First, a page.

Stories about War & Conflict from June, 2011
In the same week that China voices support for an International Criminal Court warrant out on Libyan leader Muammar Gaddafi, it rolls out the red carpet for another ICC fugitive, Sudanese President Omar al-Bashir. Online, it's a much different story.
Here is an argument against arming South Sudan: In recent commentary, some in the advocacy community have suggested that the United States actively move to provide the new Republic of South Sudan with anti-aircraft weapons system technology, including “medium-range surface-to-air missile systems.”
Unzipped: Gay Armenia comments on news from the European Broadcasting Union (EBU) that it expects Azerbaijan to allow all accredited individuals and ticket holders for next year's Eurovision Song Contest in Baku unfettered entry into the country with firm guarantees for their security. The blog notes that yesterday, for example,...
June 28, 2011 marked the two year anniversary of the coup that removed Manuel Zelaya from office in Honduras. Adrienne Pine participated with “a group of about 500 people” in a march along “half the length of the side of Palmerola [Air Base] […] around 7km”.
Photoblogger zyalt publishes [ru] pictures from a school in Kabul, Afghanistan. Schools have neither electricity nor water. Students are forced to get into classrooms after breaks by class monitors. Despite all this, comprehensive education would be unimaginable in Afghanistan just ten years ago, blogger writes.
Bloggings by Boz, explains that “Ecuador is experiencing more violent and organized crime because of an increase in drug trafficking”, and points out: “The most recent surveys I saw in Ecuador showed that crime is becoming a political liability for President Correa.”
whatwaswritten, the blog of Global Voices author Leyla Najafli, translates a story from RFE's Azeri service reporting that Diana Markosyan, a photojournalist from Bloomberg, was detained at Baku airport earlier today. The American-Russian dual citizen of Armenian origin attempted to enter Azerbaijan without a visa as CIS citizens can. However,...
A typhoon hit South Korea on June 25 and 26, bringing heavy downpours and gusts and signalling the start of the rainy season. At least nine people were killed and a bridge and a levee collapsed. Moreover, a leakage was reported on a landfill where livestock was buried during a recent foot-and-mouth disease outbreak.
D.B.S. Jeyaraj writes about a candle light vigil at the Marina beach in the Indian city of Chennai on June 26th to commemorate the Sri Lankan Tamil war victims.
Joshua Foust analyzes the continuous tensions on the Afghanistan-Pakistan border and direct fighting between the two country's militaries, and says the situation is aggravating.
Hanjin Heavy Industries have violently clamped down its union protest. Twitterer @pmtsjc posted photos of how company-hired gang cut rope to drag down workers protesting on crane top. The clash, which ignited over unfair mass lay-offs, has continued for over a month now.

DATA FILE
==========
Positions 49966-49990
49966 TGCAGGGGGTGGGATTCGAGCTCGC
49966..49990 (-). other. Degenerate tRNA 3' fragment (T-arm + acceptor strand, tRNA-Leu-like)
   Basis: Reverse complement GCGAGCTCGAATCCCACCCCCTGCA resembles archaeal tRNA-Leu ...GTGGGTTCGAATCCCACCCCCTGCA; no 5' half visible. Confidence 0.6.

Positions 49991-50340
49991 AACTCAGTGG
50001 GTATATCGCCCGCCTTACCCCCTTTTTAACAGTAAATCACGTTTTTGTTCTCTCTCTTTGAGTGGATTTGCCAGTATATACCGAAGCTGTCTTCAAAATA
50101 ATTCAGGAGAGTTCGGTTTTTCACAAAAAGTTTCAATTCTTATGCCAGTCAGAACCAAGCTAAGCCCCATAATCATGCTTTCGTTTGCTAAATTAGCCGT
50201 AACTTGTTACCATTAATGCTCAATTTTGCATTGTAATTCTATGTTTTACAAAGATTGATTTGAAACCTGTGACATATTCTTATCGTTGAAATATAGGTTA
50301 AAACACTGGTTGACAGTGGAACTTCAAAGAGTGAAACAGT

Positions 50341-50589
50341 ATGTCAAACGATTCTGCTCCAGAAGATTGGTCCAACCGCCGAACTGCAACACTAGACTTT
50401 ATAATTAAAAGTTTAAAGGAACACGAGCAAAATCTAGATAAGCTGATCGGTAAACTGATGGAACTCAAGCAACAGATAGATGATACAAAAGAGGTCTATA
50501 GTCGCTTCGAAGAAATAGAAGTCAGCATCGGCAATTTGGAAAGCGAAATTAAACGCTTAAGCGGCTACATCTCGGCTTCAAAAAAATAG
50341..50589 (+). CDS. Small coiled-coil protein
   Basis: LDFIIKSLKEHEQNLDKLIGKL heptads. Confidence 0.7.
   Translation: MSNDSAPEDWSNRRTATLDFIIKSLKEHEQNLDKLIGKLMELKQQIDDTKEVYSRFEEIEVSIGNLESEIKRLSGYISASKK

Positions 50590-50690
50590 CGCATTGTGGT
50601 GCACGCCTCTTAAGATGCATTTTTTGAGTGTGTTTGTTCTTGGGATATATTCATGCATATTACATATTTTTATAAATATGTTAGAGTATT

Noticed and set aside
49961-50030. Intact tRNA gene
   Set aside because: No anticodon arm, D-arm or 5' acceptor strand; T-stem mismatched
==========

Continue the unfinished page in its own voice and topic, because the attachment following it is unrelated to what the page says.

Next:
Etiraz comments on this weekend's annual Army day in Azerbaijan, questioning its country's massive expenditure on military hardware. With a defense budget at least equal to, or reportedly greater than, Armenia's entire state expenditure, the Azerbaijani blog says that the conflict with its neighbor over the disputed territory is more about retaining...
JayBlogs posts a hilarious take on what actually happens at Indo-Pak talks.
Three bomb blasts hit three major cities in Myanmar today. No casualties have been reported. Global Voices author Tan translates a few Burmese online reports which give first hand accounts of the bomb disaster
Paula Gonzalo, in Periodismo Ciudadano [es], writes about Wikinarco.com [es], a crowdmapping initiative where citizens can report illegal activities related to drug trafficking in Mexico.
Libyan and Syrian cases are significant to North Korea's possible change by exhibiting how quickly ruthless totalitarian regimes can become unstable in the face of resistance, wrote Joshua from the One Free Korea.
In just four days, a creative cast of characters got together in the city of Medellin, Colombia, where they set out to produce videos and place them on a map of the city to reflect topics that affect their communities: militarization, poverty, forced displacement, crimes of state, resistance movements and more.
In Moscow's Shadows writes about Rodric Braithwaite's Afgantsy: The Russians in Afghanistan, 1979-89, a “new study of the Soviet war on Afghanistan.” OpenDemocracy.net published exclusive excerpts from the book in April – here and here.
Posts on the capture of Ratko Mladic and justice being done (or not) – by Katharine Engelhart and Ozren Jungic at OpenDemocracy.net, by Blogging Balkanistan/The Daily Seyahatname, and by Marko Attila Hoare and David Pettigrew at Greater Surbiton.
On June 10, 2011, Croatia was cleared to become the newest member state of the European Union. There is still a long road before Croatians are officially a part of the EU, and the timing at the moment is, at best, precarious, creating many skeptics. Miquel Hudin reports.
According to the Democratic Voice of Burma, “more than 10,000 ethnic Kachin are now thought to have fled their homes as days of fighting engulfed parts of Burma’s northernmost state.” Pictures of refugee sites have been uploaded online.